To confirm the involvement of AP-1 in Tspo expression, silencing of c-Fos and c-Jun was performed via RNAi. First, Western blot analyses were performed to evaluate the knockdown efficiency of c-Fos and c-Jun. Forty-eight hours after transfection of c-Fos siRNA, c-Jun siRNA or siCont, cells were harvested and subjected to Western blot analysis of c-Fos and c-Jun. As shown in Fig 5A and 5B, the expression of c-Fos and c-Jun was clearly decreased by siRNA compared to siCont. Under these conditions, cells were stimulated with 100 ng/ml LPS for an additional 8 hours and analyzed to measure the expression level of Tspo mRNA. The results of qRT-PCR analysis revealed that knockdown of c-Fos or c-Jun repressed the LPS-promoted expression of Tspo (Fig 5C). Similar results were obtained at the protein level for TSPO (Fig 5D and 5E). Therefore, c-Fos and c-Jun are essential transcriptional activators of LPS-induced Tspo regulation in mice.
In this study, LPS-induced gene expression of Tspo in a microglial cell line was examined. Our experiments clearly demonstrated that AP-1, Sp1 and HDAC1 are involved in the transactivation of Tspo expression. Specifically, the release of HDAC1 from the enhancer region of the Tspo gene in the presence of LPS was a novel finding.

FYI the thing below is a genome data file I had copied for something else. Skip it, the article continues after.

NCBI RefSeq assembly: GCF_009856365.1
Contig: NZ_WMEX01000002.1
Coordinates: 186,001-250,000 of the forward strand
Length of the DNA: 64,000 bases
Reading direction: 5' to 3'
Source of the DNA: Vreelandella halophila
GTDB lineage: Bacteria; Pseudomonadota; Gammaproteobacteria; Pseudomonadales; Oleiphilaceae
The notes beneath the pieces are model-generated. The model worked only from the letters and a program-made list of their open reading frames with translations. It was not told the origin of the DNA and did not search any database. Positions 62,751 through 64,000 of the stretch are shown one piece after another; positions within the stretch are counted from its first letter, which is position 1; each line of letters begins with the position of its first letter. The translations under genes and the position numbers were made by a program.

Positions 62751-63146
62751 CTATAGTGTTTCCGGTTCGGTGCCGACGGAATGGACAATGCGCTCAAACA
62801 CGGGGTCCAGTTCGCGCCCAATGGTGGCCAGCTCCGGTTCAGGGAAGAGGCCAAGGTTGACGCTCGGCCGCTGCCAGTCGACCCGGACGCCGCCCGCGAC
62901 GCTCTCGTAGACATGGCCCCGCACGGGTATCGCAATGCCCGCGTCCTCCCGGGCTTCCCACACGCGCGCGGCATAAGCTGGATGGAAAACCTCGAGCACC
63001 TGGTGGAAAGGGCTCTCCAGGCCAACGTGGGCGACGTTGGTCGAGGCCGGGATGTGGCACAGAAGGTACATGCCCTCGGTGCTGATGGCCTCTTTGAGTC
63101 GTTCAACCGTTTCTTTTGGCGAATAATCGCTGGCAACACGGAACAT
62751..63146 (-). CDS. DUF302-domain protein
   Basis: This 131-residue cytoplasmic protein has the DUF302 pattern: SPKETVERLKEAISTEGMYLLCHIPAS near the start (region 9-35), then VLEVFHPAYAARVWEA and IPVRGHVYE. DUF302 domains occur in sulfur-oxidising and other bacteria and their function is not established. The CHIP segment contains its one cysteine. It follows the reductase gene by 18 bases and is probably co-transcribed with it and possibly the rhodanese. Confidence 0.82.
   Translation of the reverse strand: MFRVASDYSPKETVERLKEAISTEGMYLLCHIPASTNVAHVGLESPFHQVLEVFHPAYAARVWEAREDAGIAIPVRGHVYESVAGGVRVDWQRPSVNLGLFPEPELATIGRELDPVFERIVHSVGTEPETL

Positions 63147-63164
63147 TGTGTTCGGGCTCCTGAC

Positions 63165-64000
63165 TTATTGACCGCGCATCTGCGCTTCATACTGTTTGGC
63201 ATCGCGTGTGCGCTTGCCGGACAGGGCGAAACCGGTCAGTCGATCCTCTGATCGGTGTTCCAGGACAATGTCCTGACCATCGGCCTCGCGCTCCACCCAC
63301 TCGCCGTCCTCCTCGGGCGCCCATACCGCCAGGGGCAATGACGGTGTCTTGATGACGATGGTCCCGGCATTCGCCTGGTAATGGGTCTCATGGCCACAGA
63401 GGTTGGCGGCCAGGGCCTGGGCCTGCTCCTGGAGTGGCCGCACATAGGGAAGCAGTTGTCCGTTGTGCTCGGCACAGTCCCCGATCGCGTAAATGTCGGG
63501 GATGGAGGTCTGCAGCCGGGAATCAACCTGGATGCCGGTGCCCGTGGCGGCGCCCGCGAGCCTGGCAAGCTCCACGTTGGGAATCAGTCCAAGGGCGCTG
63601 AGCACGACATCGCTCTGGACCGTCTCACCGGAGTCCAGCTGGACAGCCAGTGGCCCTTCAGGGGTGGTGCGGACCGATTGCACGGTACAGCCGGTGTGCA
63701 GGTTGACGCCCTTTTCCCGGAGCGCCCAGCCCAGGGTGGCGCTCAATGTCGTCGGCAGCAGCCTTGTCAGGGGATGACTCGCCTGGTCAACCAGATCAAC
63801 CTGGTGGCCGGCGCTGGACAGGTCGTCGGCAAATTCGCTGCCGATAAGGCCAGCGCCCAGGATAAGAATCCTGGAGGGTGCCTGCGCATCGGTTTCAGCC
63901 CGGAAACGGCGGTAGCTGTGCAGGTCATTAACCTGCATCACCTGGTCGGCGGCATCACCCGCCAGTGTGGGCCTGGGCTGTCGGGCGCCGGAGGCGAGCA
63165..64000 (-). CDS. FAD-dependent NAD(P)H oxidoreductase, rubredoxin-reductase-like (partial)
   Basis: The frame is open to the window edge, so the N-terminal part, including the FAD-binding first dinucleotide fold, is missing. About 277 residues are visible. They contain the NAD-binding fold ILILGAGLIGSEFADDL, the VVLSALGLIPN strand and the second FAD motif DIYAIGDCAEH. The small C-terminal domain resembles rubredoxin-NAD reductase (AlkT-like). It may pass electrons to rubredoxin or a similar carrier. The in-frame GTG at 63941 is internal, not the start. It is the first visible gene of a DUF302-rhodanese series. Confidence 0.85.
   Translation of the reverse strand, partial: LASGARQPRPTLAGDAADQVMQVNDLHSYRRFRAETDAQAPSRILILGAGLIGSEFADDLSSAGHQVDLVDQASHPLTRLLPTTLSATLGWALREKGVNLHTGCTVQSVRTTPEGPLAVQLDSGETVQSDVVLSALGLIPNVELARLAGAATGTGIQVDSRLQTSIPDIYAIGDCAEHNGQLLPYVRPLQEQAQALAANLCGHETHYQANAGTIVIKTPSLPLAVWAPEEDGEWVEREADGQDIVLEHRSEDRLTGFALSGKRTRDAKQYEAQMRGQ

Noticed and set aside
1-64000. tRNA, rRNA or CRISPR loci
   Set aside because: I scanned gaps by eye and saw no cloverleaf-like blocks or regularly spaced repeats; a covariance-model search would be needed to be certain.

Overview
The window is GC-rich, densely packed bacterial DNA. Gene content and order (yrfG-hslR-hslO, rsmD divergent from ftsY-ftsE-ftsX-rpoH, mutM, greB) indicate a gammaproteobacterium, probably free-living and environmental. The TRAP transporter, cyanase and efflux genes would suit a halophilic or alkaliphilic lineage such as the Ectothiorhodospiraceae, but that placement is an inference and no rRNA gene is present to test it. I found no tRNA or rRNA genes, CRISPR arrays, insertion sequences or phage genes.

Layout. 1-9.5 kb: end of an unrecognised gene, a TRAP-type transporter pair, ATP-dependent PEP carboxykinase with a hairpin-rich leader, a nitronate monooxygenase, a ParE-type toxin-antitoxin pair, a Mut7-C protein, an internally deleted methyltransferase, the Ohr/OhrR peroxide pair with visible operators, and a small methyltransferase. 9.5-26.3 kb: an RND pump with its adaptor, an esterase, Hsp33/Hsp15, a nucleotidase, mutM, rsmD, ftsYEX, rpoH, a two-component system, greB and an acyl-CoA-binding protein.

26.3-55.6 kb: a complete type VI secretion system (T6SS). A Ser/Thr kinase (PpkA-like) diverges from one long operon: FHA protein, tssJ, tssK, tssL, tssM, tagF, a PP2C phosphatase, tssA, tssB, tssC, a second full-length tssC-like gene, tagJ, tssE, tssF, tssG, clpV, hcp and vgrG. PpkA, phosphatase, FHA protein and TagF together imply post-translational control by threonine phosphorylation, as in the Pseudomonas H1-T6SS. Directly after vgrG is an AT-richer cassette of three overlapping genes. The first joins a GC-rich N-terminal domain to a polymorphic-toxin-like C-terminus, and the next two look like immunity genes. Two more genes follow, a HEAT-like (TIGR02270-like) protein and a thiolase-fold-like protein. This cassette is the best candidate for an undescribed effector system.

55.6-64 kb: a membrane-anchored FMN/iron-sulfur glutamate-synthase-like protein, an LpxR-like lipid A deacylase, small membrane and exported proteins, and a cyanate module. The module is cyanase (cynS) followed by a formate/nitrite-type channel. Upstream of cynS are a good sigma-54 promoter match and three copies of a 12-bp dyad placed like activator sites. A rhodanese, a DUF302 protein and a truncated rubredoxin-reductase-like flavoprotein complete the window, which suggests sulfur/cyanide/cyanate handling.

The transcription factors c-Jun and STAT3 bind to the enhancer region of the Tspo gene in the mouse cell lines MA-10 and NIH-3T3 via PKCε activation through phorbol 12-myristate 13-acetate (PMA) stimulation . PKCε activation via PMA activates the Raf1, MEK1/2 and ERK1/2 pathways. This signal transduction promotes Tspo gene expression following the activation and DNA binding of STAT3 and c-Jun. Our results indicating that LPS stimulation led to the binding of c-Fos and c-Jun to the enhancer region were partially consistent with those of previous studies. In general, LPS binds directly to Toll-like receptor 4 (TLR4)  and activates downstream factors such as mitogen-activated protein kinases (MAPKs) [29,30]. The MKK3/6 and p38 MAPK pathways induce phosphorylation of c-Fos and enhance transcriptional activity . Additionally, c-Jun phosphorylation is induced by TLR4 signaling via the MKK4/7 and JNK pathways, and dimerization of c-Jun and c-Fos is promoted [32,33]. Collectively, these results indicate that LPS treatment is likely to activate the AP-1 complex in a manner mediated by several transduction pathways, such as the MAPK pathway, and that Tspo expression is consequently promoted by the binding of the AP-1 complex to DNA. In contrast to the facilitation of AP-1 binding, the enrichment of HDAC1 at the AP-1 binding site was decreased by LPS treatment. The reduction in HDAC1 enrichment in the enhancer region by LPS treatment possibly led to hyperinduction of Tspo expression via recruitment of AP-1 or another transcriptional activator. A recent study revealed that deletion of sequences between -593 and -520 bp from the TSS, which contains the AP-1, Stat3 and Ets.2 cis elements, abolished the transactivation of Tspo gene expression in BV-2 and Raw-264.7 macrophages . Since our results were consistent with those of that recent report, it is convincingly concluded that the AP-1 and Sp1 are involved in the LPS-induced transcriptional regulation of Tspo. In addition to the involvement of AP-1 and Sp1, Rashid et al reported that the Pu.1 and its binding motif, Ets, play an important role in the transactivation of Tspo gene expression. Prediction tools for transcription binding sites were used in this study; however, Pu.1/Ets was not identified as a candidate transcription factor for the regulation of the Tspo gene. Contrary to the prediction results, the Ets sequence (5’-GGAA-3’) is located 3 bp from the AP-1 binding site and acts as a transcriptional activator of Tspo in response to LPS stimulation.